Feb 23, 2018
The profession of architecture critic is a small one, and not one scheduled for growth, but the ability to write about architecture—either as a language or a stage—is relevant to more than criticism. Architecture is the art you cannot avoid and the one critics cannot make go away.
So ends Alexandra Lange’s Writing About Architecture: Mastering the Language of Buildings and Cities. “A language or a stage” is the perfect and perfectly economical way of expressing why so many of us trained in the fine arts also love design. As writers and makers, we want the absolute liberty of artmaking, the idiosyncratic, particular joy of the one-off: the enigmatic experience that can jolt you out of the everyday. But some of us cannot help but also love wrangling with the stubborn materiality of that same dailyness. That’s the art we cannot avoid—the built world, sparkling with its evidence of social imagination that is inherited or newly invented, accidental or deliberate. Design is a language for making sense of the world and one another, and a stage for helping or hindering our actions in this world that’s assembled around us. So it will never be a boutique enterprise. It’s for everyone.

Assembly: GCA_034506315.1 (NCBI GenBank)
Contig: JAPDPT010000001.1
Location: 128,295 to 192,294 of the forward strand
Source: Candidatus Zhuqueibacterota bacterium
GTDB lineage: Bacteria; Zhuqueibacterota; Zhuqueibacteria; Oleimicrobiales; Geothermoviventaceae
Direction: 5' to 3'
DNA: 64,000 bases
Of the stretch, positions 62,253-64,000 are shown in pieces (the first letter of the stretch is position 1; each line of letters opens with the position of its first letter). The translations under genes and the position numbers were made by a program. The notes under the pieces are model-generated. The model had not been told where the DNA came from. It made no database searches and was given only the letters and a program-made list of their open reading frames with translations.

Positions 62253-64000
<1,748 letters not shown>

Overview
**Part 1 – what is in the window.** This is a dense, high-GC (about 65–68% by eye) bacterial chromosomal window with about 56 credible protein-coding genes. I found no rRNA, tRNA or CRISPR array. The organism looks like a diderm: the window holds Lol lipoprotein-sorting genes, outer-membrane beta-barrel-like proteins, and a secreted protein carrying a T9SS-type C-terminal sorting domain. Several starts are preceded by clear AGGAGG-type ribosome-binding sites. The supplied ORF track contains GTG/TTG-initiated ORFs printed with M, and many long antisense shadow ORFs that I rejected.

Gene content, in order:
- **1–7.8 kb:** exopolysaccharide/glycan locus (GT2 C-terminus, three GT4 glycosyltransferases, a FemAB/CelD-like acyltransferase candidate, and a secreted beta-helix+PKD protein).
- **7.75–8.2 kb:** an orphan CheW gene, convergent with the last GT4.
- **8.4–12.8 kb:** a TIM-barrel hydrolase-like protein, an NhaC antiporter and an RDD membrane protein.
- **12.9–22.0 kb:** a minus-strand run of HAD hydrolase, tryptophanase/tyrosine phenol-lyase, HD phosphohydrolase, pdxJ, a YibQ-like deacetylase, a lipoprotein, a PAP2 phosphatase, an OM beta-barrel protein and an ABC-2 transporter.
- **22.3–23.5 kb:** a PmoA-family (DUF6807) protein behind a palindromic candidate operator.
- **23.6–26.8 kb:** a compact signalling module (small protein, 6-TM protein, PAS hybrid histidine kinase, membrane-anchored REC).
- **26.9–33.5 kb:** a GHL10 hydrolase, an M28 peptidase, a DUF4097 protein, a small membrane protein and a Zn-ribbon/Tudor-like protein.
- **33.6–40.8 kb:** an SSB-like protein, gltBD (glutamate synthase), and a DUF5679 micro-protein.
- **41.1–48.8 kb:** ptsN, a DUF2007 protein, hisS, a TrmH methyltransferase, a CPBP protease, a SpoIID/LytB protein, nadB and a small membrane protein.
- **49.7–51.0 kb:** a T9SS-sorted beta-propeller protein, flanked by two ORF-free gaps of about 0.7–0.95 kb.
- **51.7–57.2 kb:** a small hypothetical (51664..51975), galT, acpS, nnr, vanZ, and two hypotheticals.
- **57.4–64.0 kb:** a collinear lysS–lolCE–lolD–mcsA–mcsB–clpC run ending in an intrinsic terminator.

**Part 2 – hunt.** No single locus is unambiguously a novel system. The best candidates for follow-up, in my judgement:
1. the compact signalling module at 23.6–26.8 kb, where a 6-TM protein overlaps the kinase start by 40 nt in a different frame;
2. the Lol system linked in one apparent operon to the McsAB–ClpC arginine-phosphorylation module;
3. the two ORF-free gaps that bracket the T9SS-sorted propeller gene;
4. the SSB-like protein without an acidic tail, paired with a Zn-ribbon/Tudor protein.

Note: I also just preordered Lange’s forthcoming The Design of Childhood. Sure to be good. Also: I’m thinking a lot about philosopher Maxine Greene’s use of “social imagination” in collective experiences of art. More on that in my recent interview with Make.